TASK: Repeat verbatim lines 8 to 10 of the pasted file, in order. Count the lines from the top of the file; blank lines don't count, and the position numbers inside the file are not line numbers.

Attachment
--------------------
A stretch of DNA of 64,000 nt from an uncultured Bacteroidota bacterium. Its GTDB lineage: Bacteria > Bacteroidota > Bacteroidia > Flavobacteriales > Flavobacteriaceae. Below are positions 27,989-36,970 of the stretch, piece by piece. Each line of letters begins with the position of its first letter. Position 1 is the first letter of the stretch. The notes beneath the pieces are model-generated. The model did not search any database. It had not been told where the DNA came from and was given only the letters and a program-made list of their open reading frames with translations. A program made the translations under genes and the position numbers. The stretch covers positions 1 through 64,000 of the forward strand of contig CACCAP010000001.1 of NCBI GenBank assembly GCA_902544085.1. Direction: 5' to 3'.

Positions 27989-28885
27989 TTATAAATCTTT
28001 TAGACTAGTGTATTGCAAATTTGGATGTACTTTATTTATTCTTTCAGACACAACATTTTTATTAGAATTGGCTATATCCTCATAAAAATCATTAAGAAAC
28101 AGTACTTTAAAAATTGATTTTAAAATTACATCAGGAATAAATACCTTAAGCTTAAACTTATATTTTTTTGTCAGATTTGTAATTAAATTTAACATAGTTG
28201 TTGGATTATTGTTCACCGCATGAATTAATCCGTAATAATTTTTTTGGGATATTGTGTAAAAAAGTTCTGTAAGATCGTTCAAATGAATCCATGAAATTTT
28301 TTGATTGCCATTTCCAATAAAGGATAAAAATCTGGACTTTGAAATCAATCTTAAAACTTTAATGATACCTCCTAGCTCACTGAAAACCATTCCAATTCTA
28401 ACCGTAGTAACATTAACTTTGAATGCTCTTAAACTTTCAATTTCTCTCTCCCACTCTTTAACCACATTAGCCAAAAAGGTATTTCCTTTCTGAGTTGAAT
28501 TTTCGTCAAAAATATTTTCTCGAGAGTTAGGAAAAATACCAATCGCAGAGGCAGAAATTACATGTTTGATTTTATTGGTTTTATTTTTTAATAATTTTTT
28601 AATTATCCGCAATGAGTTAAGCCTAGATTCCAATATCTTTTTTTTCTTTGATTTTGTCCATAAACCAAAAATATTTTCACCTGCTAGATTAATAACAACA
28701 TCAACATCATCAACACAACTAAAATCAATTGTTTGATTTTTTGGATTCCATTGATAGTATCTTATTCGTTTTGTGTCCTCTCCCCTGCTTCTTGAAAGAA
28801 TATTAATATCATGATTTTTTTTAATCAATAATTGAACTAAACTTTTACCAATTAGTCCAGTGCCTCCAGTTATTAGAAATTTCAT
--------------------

28401 ACCGTAGTAACATTAACTTTGAATGCTCTTAAACTTTCAATTTCTCTCTCCCACTCTTTAACCACATTAGCCAAAAAGGTATTTCCTTTCTGAGTTGAAT
28501 TTTCGTCAAAAATATTTTCTCGAGAGTTAGGAAAAATACCAATCGCAGAGGCAGAAATTACATGTTTGATTTTATTGGTTTTATTTTTTAATAATTTTTT
28601 AATTATCCGCAATGAGTTAAGCCTAGATTCCAATATCTTTTTTTTCTTTGATTTTGTCCATAAACCAAAAATATTTTCACCTGCTAGATTAATAACAACA